Introduction, Specifications, and Pricing
MEG denotes MSI's top-end motherboard portfolio; MSI Enthusiast Gaming. For B550, this encompasses two boards, both from the Unify branch; B550 Unify and B550 Unify X. The latter sharing almost identical specs but appearing to be focused more on the enthusiast overclocking market rather than enthusiast gaming. As the title of this article has noted, we are looking at the non-X or standard MEG B550 Unify platform today, which priced very similar to the latest NZXT B550, and ASRocks own Taichi platform alongside the B550 AORUS Master and ProArt B550 from ASUS; certainly no lack of competition in the market for the Unify.
For specifications, the Unify is set up quite well with a 14+2 power design, MSI using Infineon stages this time around each able to handle 90A output current, plenty for the latest Zen 3 series. Of course, AM4 is the socket, and B550 is our chipset, so we have support for DDR4; 2133MHz JEDEC through 5100MHz via DOCP. Max memory is rated at 128GB across four slots.
Connectivity on this platform starts with six SATA 6Gb/s ports alongside four NVMe slots, one being Hyper M.2 and the other three Ultra M.2. USB connectivity includes four USB 2.0 ports with an added PS/2 port for legacy keyboard and mouse and four USB 3.2 Gen 2; one being Type-C and the other three Type-A.
Networking gives us the Realtek RTL8125BG 2.5Gbe chipset alongside Intel AX200 Wi-Fi 6. Additionally, the rear I/O houses HDMI and DP outputs alongside 3.5mm output for audio.
The MEG B550 Unify carries an MSRP of $289.99 with a three-year warranty.
Packaging, Accessories, and Overview
Packaging and Accessories
Packaging offers an image of the board to the left, chipset, and CPU support below.
On the back, we have full board specifications to the right with a rear I/O diagram above.
Included with the motherboard, you will find the Wi-Fi antenna, SATA cable, along with reading materials.
MSI includes a kit to make your own test bench with the B550 Unify.
MSI MEG B550 Unify Overview
The Unify carries a pure black colorway for the PCB and heat sinks, dragon logo on the rear I/O cover. The layout is relatively typical, with power input placed at industry-standard locations. On the rear of the board, the VRM heat sink has a backplate to aid in rigidity and cooling.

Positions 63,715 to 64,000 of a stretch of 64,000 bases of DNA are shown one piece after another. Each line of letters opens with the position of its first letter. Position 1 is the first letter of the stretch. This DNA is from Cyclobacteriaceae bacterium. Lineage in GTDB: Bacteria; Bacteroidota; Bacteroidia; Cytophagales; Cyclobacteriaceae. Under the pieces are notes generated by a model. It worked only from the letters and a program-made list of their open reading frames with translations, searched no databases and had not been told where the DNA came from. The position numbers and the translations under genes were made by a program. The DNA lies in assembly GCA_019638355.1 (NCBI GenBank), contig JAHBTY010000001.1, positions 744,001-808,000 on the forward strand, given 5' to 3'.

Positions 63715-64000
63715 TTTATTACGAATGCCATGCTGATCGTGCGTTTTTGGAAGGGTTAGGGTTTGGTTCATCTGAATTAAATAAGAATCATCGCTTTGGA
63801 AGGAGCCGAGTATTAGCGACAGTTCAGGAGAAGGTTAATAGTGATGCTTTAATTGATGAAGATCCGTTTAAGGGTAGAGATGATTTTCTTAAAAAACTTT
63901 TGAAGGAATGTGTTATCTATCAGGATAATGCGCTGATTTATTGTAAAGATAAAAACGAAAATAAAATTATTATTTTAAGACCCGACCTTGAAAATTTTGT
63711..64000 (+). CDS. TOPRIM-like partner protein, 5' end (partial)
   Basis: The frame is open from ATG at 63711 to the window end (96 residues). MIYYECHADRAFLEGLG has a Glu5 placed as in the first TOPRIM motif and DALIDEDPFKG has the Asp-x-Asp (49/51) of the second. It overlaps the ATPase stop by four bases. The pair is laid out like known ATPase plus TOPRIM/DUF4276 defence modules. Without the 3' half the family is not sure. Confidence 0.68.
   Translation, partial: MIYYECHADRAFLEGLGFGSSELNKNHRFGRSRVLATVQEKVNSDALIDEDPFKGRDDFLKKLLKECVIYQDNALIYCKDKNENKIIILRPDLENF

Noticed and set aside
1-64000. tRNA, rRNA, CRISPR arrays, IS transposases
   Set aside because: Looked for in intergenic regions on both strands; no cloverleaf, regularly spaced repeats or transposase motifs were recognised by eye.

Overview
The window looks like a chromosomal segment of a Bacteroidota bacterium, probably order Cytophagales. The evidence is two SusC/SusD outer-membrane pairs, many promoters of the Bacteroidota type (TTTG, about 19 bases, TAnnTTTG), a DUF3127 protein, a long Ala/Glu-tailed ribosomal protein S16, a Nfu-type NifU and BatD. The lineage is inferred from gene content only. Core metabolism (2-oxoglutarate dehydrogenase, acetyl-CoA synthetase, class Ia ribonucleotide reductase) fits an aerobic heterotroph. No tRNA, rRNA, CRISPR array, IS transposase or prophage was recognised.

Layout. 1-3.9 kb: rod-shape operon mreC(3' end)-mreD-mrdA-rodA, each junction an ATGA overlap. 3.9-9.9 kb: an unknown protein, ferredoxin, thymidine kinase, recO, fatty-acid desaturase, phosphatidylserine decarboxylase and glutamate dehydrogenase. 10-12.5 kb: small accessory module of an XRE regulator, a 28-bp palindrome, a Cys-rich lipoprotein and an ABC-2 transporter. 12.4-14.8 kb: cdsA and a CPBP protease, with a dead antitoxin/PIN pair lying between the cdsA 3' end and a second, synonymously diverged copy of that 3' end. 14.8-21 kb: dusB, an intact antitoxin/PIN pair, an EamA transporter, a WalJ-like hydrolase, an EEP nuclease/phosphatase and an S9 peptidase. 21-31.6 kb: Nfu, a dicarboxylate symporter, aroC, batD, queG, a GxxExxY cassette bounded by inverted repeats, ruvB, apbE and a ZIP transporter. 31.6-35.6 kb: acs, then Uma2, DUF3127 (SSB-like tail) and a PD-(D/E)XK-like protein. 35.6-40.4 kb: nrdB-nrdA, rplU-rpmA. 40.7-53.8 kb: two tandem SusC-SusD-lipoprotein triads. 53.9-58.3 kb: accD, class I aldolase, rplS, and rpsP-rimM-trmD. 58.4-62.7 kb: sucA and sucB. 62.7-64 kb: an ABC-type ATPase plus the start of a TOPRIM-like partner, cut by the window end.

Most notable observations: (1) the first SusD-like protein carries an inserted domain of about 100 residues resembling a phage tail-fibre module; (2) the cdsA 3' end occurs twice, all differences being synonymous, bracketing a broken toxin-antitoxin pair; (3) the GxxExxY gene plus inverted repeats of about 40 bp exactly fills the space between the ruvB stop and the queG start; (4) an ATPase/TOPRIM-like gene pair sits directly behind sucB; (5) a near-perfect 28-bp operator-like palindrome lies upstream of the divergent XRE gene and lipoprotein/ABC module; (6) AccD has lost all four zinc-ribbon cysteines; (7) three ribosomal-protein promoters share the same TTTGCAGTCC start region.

Rear I/O includes both Clear CMOS and Bios flash buttons at the top, followed by legacy USB 2.0 and PS/2 connections. The USB 3.2 Gen 2 ports are colored red and followed by the Wi-Fi antenna and 2.5Gbe LAN port.
Getting started with the Unify, you will first notice a six-pin power connection for additional slot power. This is next to the front panel audio and RGB connections that move us to the fan headers and the first USB 3.2 internal header on the right edge.
Further up the line, we find the power and reset buttons, front panel header, and additional fan and SATA connections.
Up the side of the board, we have the 24 pin power connector and USB 3.2 Gen 2 header, Corsair RGB connection on the right side, and Debug LED.
Across the top, you will find AIO and CPU fan headers alongside two eight-pin CPU power connections.
PCB and Circuit Analysis
Power design uses Infineon TDA21490 stages, each capable of 90A.
B550 chipset is centered above, with a host of ASM1480 switches around it.
Nuvoton supplies the board super I/O chip, and the Realtek ALC1220 can be seen bottom left.
UEFI, Software and Test System
Unify uses Click BIOS 5 from MSI. This is one of the better BIOSes for those wanting to use mouse control. From the main menu, you have access to Game Boost CPU, XMP profiles, and boot priority. At the top, you can check both CPU and DRAM speed with hardware specifications to the right.
Around the center logo of the BIOS, there are six options for further control; these include board settings, overclocking, and M-Flash for BIOS updates. You can also dive into a hardware monitor to set up your chassis fans.
Dragon Center is the main piece of software for the Unify. This software includes software control of game mode and scenarios for differing levels of performance.
These scenarios affect power options and fan control; each of the four options can be seen above.
Dragon Center does include hardware monitoring, including CPU usage and frequency.
Last, RGB control of MSI Mystic Light is enabled through the dragon center.
Motherboard Testing Supporters
Sabrent supports our storage testing with the Rocket 4 Plus.